Ours to LoveA Wicked Lovers novel featuring billionaire brothers
Mom loved adages, quotes, slogans. There were always little reminders pasted on the kitchen wall. For example, the word think. I found think thumbtacked on a bulletin board in her darkroom. I saw it Scotch-taped on a pencil box she’d col- laged. I even found a pamphlet titled think on her bedside table. Mom liked to think. In a notebook she wrote, I’m reading Tom Robbins’s book Even Cowgirls Get the Blues. The passage about marriage ties in with women’s struggle for accomplishment. I’m writing this down for future THINKING . . . She followed with a Robbins quote: “For most poor dumb brainwashed women marriage is the climactic experience. For men, marriage is a matter of efficient logistics: the male gets his food, bed, laundry, TV . . . off- spring and creature comforts all under one roof. . . . But for a woman, marriage is surrender. Marriage is when a girl gives up the fight . . . and from then on leaves the truly interesting and significant action to her husband, who has bar- gained to ‘take care’ of her. . . . Women live longer than men because they really haven’t been living.” Mom liked to think about life, especially the experience of being a woman. She liked to write about it too.
In the mid-seventies on a visit home, I was printing some photographs I’d taken of Atlantic City in Mother’s darkroom when I found something I’d never seen. It was some kind of, I don’t know, sketchbook. On the cover was a collage she’d made out of family photographs with the words It’s the Journey That Counts, Not the Arrival. I picked it up and flipped through the pages. Although it included several collages made from snapshots and magazine cutouts, it was filled with page after page of writing.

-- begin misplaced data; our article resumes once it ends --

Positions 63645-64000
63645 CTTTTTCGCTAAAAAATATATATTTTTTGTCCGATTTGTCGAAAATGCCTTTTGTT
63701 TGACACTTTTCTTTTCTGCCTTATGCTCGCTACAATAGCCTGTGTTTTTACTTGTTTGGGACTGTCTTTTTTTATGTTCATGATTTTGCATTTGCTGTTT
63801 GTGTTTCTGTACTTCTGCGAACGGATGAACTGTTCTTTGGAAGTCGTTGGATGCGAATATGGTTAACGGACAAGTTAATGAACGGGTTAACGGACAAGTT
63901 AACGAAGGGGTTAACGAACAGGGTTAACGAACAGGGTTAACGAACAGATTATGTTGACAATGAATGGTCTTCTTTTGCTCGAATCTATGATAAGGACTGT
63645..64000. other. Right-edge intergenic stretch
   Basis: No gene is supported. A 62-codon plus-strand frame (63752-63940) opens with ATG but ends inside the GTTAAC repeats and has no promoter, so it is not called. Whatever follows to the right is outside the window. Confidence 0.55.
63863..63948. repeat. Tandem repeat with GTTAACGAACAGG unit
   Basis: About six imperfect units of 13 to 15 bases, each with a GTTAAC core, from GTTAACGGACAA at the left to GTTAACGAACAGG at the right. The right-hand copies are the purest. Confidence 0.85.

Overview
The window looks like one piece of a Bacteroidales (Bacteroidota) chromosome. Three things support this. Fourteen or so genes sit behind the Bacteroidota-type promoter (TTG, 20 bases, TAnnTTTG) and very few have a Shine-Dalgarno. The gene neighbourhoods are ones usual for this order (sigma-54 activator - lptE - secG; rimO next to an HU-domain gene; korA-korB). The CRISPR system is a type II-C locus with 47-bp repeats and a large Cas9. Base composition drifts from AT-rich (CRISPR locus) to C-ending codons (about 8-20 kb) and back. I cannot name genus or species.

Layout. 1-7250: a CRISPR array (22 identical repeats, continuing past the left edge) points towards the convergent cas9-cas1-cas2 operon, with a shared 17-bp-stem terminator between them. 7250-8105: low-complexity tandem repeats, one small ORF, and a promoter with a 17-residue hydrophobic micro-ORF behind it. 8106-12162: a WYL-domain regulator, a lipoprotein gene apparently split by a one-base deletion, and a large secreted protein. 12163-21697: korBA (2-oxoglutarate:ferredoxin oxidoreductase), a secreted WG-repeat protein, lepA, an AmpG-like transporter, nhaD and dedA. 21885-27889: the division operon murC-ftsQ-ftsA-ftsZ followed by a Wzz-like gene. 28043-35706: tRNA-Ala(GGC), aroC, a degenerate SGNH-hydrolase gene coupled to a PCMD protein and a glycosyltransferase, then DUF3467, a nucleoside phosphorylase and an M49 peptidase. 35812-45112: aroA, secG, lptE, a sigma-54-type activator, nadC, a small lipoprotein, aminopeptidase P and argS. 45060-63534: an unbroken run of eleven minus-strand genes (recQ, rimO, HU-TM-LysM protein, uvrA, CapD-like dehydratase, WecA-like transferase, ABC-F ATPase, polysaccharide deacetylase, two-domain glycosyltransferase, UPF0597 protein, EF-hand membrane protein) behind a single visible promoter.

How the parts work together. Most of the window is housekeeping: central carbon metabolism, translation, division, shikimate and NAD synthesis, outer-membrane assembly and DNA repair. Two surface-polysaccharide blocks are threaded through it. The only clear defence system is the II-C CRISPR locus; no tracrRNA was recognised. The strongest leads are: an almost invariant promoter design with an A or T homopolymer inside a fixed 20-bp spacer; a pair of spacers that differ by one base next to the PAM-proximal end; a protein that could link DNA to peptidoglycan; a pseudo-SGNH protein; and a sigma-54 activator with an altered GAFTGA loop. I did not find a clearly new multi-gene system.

Had a productive day at Hunter’s Bookstore. We re- arranged the art section and discovered many interesting books hidden away. It’s been two weeks since I was hired. I make 3 dollars and thirty-five cents an hour. Today I got paid 89 dollars in total.
This wasn’t one of Mom’s typical scrapbooks, with the usual napkins from Clifton’s Cafeteria, old black-and-white photographs, and my less-than-thrilling report cards. This was a journal.
An entry dated August 2, 1976, read: WATCH OUT ON THIS PAGE. For you, the possible reader in the future, this takes courage. I’m speaking of what is on my mind. I am angry. Target—Jack—bad names, those he has flung at me—NOT forgotten and that is undoubtedly the problem—“You frigin’ bastard”––all said—all felt. God, who the hell does he think he is?
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